How to Load a Cold Planer
How to Load a Cold Planer for Fast and Efficient Transportation
Preparing a cold planer transport for a long-distance haul is a process that requires proper planning. You need a trustworthy and reliable heavy-equipment shipper for a safe, secure, and timely delivery. Preparing a cold planer for a long haul is always easier said than done. The equipment features an awkward design consists of a conveyor and the body structure that houses the miller and the cabin. Loading it on a trailer can sometimes require shipping companies to put their creativity and ingenuity to work. This article offers insights into how you can load an asphalt milling equipment on a trailer for safe and secure transportation.
Loading a Cold Planer for Long-Distance Transport
Cold planers weigh up to 30 tons, making them heavy construction equipment transports. A semi-truck cannot capably handle such weight. It leaves the loading crew with a choice to look for an RGN or a low-bed trailer to make sure they meet the height and weight limitations on the road.
Expert truckers try as much as possible to position and cable the cold planning machinery within the confines of the trailer bed. Most companies load the piece of machinery with the conveyor facing forward and the control cabin toward the rear of the trailer. This position ensures even distribution of the equipment’s weight on the trailer.
Before the loading process begins, the RGN trailer pulls up on an even and sturdy loading ground. The removable gooseneck that attaches to the tractor is then removed to enable the deployment of the trailer ramps. The driver then starts the cold planer towards the trailer and aligns it to the ramp, with the hydraulic conveyor belt above the rear axles of the trailer. There should be a spotter, who guides the driver when positioning the equipment for loading. Once the machinery is well-positioned, the crew moves to ensure that the security of the cold planer on the trailer by assessing the offset of trailer sides from the crawlers. Next, the ramps are folded backwards, allowing them [loaders] to connect the RGN to the trailer for transportation.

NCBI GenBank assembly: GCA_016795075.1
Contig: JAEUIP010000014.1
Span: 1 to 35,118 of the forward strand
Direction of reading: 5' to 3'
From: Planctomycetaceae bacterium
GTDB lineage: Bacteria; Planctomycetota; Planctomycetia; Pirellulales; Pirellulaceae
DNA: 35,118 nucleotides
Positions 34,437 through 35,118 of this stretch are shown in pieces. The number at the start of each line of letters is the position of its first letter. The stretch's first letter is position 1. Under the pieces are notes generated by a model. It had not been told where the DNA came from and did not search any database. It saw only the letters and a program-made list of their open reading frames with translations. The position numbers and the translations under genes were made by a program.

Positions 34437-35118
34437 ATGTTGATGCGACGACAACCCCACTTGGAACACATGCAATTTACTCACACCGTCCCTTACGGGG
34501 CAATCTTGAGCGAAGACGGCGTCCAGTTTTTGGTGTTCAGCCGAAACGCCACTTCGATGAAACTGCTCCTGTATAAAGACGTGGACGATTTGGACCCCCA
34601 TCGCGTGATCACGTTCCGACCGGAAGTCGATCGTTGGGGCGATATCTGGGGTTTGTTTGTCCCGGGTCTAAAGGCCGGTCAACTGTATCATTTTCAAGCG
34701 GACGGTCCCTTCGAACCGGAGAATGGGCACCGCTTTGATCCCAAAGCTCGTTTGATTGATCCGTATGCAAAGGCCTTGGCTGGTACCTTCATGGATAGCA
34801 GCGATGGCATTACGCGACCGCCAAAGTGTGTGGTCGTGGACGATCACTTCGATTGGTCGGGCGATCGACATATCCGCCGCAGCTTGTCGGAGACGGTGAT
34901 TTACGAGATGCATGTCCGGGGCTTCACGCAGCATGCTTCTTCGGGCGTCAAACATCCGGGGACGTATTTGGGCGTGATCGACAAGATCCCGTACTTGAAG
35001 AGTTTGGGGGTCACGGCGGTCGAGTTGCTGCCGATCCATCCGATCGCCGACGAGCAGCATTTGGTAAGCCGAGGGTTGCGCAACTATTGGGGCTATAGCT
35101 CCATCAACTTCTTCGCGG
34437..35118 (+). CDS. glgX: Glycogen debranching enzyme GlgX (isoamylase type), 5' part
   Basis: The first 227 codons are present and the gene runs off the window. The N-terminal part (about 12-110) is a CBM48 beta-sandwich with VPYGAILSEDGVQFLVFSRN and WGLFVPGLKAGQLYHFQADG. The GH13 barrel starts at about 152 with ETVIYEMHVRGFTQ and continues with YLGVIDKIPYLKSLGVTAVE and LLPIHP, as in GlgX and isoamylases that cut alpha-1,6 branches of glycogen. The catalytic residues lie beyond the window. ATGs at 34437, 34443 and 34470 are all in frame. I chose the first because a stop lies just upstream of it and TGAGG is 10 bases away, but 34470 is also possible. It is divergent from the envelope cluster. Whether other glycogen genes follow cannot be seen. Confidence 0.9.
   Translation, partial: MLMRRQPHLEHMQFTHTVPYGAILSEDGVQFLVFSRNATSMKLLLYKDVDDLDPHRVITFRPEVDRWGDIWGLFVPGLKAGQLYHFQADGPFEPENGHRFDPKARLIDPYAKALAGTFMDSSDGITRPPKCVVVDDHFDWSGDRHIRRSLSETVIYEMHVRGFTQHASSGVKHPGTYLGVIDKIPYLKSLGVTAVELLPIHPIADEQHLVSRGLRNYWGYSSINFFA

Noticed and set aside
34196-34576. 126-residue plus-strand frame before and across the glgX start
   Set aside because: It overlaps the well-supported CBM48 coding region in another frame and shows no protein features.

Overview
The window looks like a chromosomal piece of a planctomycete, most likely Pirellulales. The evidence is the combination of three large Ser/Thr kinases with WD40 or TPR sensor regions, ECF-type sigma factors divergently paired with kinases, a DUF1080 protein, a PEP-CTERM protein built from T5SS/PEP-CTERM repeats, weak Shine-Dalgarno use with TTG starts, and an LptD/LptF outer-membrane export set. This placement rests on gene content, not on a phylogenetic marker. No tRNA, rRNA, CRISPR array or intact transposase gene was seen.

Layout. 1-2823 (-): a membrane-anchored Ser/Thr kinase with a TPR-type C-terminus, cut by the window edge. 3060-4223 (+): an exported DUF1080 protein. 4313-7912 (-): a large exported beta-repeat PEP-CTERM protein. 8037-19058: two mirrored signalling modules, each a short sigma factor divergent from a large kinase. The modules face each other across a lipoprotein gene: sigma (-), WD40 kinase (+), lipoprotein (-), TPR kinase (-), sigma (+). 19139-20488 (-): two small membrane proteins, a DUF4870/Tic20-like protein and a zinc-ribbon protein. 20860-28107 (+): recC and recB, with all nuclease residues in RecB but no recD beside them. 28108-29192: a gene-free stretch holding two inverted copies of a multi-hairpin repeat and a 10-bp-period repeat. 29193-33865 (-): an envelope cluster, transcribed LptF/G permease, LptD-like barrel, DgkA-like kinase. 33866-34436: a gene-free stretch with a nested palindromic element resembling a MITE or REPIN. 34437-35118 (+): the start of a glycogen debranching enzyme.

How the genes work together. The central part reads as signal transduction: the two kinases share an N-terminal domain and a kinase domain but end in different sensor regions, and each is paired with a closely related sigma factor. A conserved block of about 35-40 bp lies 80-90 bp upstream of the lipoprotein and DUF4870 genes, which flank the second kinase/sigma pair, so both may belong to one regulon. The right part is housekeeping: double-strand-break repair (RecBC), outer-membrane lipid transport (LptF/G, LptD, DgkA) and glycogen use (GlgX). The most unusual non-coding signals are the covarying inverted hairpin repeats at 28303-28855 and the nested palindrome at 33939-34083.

When the cargo is loaded as such, the rear conveyor belt extends beyond the length of the trailer at an angle. That presents a challenge during the transport process, especially when negotiating corners with structures stemming on roadsides. The haulage requires pilot cars to scout the road, oversized-load flags, and escorts to ensure smooth and perfect cornering.
Why Choose Heavy Haulers to Haul a Cold Planer?
Industrialists using cold planers and other heavy equipment hire long-distance Heavy Haulers for various reasons. They include the following:
If people had the equipment and tools to transport oversize equipment, most of them would do that themselves. However, a reputable shipping firm is prepped with the necessary cargo-handling equipment such as trailers, cranes, and tractors. Since consumers cannot afford them, they are left to depend on professional shippers for the haul.
As a leading heavy-cargo shipping and transportation experts, we invest in expert logistics specialists who understand the transportation rules and regulations in each state. We also know how to plan out transportation routes, to retrieve permits, and maintaining legal loads for seamless transportation.
Every owner of a cold planer has unique needs from the other. Clients can rely on Heavy Haulers to provide customized hauling services that will guarantee them peace of mind. While one consumer will require police escort, another might need additional loading and offloading services. Heavy Haulers is a flexible and versatile transporting company that can expend tailored shipping packages.
Cold Planer Hauling: Types of Machines Applied Industrially
A cold planer is used for the removal of the asphalt layer of the road to make it level. The piece of massive machinery can also remove the entire thickness of the surface on bridges, roads, and other paved areas. Depending on the depth to which the grinder reaches on the surface, pavement milling equipment fall under five (5) classes. They include:
- Class I – Grinding to rid the surface of blemishes and other irregularities.
- Class II – Grinds uniformly to a specific depth according to the plans provided.
- Class II – Serves the same purpose as Class II machines but along a sloping ground.
- Class IV – The milling reaches full depth into the ground, reaching the subgrade level.
- Class V – Grinding to various depths. They work excellently in any location.
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